On June 23, 2021, the U.S. Supreme Court issued its decision in an important off-campus student speech case in favor of the student. Specifically, the Supreme Court held the school district denied a student’s First Amendment right to free speech when it suspended her from the cheerleading team after her off-campus Snapchat posts expressed frustration following cheerleading tryouts.
In the case, a Pennsylvania high school student tried out for cheerleading as a sophomore and made the junior varsity team, while an incoming freshman made the varsity team. Following tryouts, the student aired her frustration by posting two photographs of herself and a friend on Snapchat with their middle fingers raised and used a caption containing explicit and inappropriate language towards the school. The student’s Snapchat story posts were visible to approximately 250 Snapchat friends, many of whom were students at her school and some of whom were cheerleaders. Eventually, news of the student’s posts made its way to the cheerleading coaches, who removed the student from the cheerleading team for violating team and school rules.
The student sued the school district, asserting that her suspension violated the First Amendment, that the school and team rules she allegedly violated were overbroad and viewpoint discriminatory and that those rules were unconstitutionally vague. The Third Circuit Court of Appeals agreed, holding that (1) the student’s speech was off-campus speech entitled to First Amendment protection, (2) schools may not constitutionally limit off-campus student speech, and (3) the student did not waive her free speech rights by agreeing to certain school and team rules.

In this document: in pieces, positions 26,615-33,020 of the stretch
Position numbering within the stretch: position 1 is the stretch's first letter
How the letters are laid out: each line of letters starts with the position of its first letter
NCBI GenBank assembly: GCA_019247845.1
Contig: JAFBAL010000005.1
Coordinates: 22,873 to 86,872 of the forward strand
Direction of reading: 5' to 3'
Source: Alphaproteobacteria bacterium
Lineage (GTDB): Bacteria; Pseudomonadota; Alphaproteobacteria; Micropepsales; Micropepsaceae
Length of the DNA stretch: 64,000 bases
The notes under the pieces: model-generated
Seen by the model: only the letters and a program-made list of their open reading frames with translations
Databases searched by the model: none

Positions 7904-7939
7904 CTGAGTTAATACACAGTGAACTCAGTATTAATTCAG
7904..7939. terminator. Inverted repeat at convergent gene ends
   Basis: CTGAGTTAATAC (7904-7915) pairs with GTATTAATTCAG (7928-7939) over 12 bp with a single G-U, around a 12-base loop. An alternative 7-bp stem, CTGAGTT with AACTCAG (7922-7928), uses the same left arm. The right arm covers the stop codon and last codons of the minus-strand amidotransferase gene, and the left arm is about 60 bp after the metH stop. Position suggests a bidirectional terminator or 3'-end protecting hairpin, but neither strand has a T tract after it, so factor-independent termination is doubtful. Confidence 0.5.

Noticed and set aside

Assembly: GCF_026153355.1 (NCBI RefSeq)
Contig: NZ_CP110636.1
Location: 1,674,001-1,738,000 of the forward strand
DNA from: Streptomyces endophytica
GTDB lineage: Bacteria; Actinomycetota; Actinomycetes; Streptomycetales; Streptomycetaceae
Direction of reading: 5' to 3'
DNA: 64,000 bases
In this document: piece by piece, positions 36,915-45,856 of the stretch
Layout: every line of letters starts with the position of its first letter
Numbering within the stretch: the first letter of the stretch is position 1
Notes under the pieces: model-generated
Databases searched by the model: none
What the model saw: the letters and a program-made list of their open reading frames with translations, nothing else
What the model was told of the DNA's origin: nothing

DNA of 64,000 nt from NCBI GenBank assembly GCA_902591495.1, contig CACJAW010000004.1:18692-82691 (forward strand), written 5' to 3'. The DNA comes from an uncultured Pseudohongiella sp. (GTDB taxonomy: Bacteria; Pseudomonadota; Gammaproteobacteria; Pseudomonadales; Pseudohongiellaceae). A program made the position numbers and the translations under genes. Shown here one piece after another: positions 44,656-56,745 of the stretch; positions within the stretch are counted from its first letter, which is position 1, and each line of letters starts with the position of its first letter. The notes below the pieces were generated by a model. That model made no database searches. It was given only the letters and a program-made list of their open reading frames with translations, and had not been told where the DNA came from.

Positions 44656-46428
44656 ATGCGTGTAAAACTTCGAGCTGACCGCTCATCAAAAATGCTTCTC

On appeal, the Supreme Court affirmed the outcome of the Third Circuit’s decision but disagreed with the Third Circuit’s rationale. Specifically, although the Supreme Court held that the student’s off-campus speech, in this case, did not substantially disrupt the school environment and the school district violated the student’s First Amendment rights by imposing discipline, the Court declared that “public schools may have a special interest in regulating some off-campus student speech,” especially online or off-campus student speech that genuinely disrupts a school activity or threatens harm to the rights of others. However, the Court left it for future cases to decide “where, when, and how these features mean the speaker’s off-campus location will make the critical difference” in determining whether a student’s off-campus speech warrants First Amendment protection.
For a further discussion of the Supreme Court’s decision, panel for a discussion of the holding and its practical ramifications for Illinois school districts.
The webinar will take place on Wednesday, July 7 from 11:30 am – 12:30 pm CT. Register here.